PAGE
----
from The American Heritage® Dictionary of the English Language, 4th Edition

  • n. A structure, such as a section of vaulting or corbeling, set diagonally across the interior angle between two walls to provide a transition from a square to a polygonal or more nearly circular base on which to construct a dome.
  • transitive v. To squeeze, twist, or draw together: squinched her eyes shut.

from Wiktionary, Creative Commons Attribution/Share-Alike License

  • n. A structure constructed between two adjacent walls to aid in the transition from a polygonal to a circular structure; as when a dome is constructed on top of a square room.
  • v. to scrunch up (one's face)

from the GNU version of the Collaborative International Dictionary of English

  • n. A small arch thrown across the corner of a square room to support a superimposed mass, as where an octagonal spire or drum rests upon a square tower; -- called also sconce, and sconcheon.

from The Century Dictionary and Cyclopedia

  • n. In architecture, a small arch, or a series of arches, corbeled out, thrown across an angle, as in a square tower to support the side of a superimposed octagon.
  • n. A dialectal variant of quince.

from WordNet 3.0 Copyright 2006 by Princeton University. All rights reserved.

  • v. crouch down
  • v. cross one's eyes as if in strabismus
  • n. a small arch built across the interior angle of two walls (usually to support a spire)
  • v. draw back, as with fear or pain


from The American Heritage® Dictionary of the English Language, 4th Edition

Alteration of scuncheon, from Middle English sconchon, from Old French escoinson : es-, out of (from Latin ex-; see ex-) + coin, angle, wedge; see coin.
Alteration of squint.


  • Now ef you years me toot twice lak a squinch-owl, you knows dat you got ter go en tell Miss Lou dat

    Miss Lou

  • Marse Scoville didn't come back fum dat las 'fight, he say, en he say ter me dat ef he toot twiced lak a squinch-owl dat mean I go ter you, fer he need yo' he'p.

    Miss Lou

  • He larn ter toot lak a squinch-owl frum Marse Scoville en he tole me dat when he come agin he toot.

    Miss Lou

  • "Now, Miss Lou," whispered Chunk, "I gwine ter wake Marse Scoville up by tootin 'lak a squinch-owl," and he did so briefly.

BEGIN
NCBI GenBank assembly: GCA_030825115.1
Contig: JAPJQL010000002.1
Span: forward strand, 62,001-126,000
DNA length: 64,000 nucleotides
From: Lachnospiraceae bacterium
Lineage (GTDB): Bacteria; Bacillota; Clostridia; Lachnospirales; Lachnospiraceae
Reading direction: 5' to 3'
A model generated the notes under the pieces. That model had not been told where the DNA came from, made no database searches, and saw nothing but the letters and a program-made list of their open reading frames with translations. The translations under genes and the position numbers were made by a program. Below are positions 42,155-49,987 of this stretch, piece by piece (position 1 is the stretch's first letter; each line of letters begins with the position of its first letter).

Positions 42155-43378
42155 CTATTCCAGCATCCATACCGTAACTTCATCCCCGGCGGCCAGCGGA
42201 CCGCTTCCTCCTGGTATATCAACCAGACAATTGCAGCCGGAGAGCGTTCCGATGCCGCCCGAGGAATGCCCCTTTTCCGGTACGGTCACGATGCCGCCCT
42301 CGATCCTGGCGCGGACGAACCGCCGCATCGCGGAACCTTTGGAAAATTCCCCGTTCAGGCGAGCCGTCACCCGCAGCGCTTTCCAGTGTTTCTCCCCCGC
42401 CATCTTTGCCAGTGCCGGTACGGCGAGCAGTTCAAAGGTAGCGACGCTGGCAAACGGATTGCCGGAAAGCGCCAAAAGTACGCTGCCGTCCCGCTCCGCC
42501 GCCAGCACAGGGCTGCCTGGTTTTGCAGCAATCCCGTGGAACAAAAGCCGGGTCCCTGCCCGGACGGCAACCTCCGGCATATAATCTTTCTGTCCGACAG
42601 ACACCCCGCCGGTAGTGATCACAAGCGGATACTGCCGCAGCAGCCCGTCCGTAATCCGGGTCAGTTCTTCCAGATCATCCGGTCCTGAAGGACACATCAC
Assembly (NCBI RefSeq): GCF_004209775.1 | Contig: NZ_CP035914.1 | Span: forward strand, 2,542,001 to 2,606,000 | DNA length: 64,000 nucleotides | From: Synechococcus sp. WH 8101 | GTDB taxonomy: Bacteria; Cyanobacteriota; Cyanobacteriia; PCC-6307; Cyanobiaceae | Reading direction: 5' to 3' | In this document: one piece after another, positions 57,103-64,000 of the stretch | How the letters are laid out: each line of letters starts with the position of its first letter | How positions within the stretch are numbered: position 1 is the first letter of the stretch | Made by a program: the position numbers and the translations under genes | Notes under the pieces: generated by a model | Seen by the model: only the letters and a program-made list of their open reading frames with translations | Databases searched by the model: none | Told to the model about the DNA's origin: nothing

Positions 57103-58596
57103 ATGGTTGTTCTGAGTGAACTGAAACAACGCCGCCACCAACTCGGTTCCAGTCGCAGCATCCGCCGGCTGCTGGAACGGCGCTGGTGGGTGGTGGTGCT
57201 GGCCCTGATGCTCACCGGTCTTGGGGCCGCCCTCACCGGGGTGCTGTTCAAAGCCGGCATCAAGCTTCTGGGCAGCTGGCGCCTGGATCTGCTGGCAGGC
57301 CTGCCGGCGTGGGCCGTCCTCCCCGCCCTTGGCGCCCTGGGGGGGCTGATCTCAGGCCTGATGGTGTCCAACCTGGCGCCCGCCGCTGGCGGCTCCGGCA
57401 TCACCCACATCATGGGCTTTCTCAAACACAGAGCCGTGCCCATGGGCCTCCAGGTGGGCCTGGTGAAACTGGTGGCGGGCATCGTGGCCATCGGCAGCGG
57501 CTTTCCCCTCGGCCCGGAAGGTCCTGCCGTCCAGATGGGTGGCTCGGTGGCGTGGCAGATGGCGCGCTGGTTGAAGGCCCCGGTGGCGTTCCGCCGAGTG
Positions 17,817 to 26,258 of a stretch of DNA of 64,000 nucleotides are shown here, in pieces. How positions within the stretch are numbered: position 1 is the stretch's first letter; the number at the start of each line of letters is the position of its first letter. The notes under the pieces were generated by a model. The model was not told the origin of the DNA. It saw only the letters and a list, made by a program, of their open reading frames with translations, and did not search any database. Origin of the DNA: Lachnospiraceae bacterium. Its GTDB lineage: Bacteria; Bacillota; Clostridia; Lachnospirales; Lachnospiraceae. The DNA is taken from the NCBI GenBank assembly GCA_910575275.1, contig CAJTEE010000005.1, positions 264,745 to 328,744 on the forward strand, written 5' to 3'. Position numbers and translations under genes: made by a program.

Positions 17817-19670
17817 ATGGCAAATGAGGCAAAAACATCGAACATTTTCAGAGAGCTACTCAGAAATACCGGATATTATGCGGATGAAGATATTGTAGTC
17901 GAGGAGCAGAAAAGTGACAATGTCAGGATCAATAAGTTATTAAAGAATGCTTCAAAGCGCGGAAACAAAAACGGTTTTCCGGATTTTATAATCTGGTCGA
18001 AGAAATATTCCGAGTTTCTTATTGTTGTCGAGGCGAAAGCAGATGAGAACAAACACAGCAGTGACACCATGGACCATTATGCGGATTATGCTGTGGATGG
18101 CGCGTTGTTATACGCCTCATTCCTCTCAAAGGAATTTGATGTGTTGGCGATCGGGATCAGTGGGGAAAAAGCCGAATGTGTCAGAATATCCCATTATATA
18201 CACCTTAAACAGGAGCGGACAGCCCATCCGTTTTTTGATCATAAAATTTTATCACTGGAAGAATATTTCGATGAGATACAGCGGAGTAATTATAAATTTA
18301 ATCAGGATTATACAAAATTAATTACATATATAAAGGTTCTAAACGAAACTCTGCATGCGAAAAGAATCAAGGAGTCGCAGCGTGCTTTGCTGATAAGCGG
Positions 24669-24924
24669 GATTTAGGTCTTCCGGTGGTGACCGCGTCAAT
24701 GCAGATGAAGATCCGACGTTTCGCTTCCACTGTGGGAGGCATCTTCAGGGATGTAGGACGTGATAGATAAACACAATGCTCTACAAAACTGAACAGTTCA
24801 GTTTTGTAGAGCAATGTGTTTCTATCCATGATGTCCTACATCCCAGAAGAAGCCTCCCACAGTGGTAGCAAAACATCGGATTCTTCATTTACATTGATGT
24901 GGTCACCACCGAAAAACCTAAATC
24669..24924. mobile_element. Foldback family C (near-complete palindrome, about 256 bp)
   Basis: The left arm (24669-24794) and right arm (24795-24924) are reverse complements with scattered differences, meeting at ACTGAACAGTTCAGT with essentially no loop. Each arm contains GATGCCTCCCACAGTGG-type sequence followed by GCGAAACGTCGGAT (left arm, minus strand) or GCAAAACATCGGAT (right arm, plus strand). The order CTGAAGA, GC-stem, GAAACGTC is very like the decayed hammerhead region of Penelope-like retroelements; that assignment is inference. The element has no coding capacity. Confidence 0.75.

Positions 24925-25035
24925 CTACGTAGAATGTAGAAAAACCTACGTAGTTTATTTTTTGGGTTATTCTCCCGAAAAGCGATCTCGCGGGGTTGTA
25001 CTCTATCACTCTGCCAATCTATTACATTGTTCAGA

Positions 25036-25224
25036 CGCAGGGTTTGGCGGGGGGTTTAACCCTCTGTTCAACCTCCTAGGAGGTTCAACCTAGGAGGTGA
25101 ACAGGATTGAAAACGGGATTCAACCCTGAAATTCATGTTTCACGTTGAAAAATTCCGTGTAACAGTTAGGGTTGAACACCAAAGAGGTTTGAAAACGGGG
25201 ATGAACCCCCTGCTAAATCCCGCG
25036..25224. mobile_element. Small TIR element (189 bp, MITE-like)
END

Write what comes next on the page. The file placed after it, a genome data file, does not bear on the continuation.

Miss Lou

  • Crews, a sports psychologist who studies putting, has found that a key difference between amateurs and pros lies in the left hemisphere, the seat of logic, analysis, verbal reasoning and the kinds of thoughts -- Maybe I should just kind of squinch over a little more to the left -- that you never imagine crossing Tiger Woods's mind.


  • You tootin 'lak a squinch-owl en kin kep comp'ny wid squinch-owls. "

    Miss Lou

  • I've got a round yellow face and when I laugh my eyes squinch up like little apostrophes.

    Turnstyle: Talking Sh*t about Sh*t My Students Write

  • Well, you have to squinch your eyes up to see them from 289, but it's two guys who are tied at 197 and no doubt will be in physical contact with each other Sunday night: Redskins linebacker London Fletcher and Colts quarterback Peyton Manning.

    If Brett Favre sits, London Fletcher and Peyton Manning will be Ironmen

  • He looked at me without speaking, for what seemed like forever, then at a chair, which soon started rolling slowly towards me while Pete continued to stare at it, straining so hard it made creases like the Grand Canyon in his forehead and squinch wrinkles around his eyes.

    Jay's Journal

  • Why did his shoulders squinch together and his floppy lips twist up at the corners?

    Here Comes Another Lesson


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  • A small arch, corbeling, or the like, built across the interior angle between two walls, as in a square tower for supporting the side of a superimposed octagonal spire.

    January 3, 2008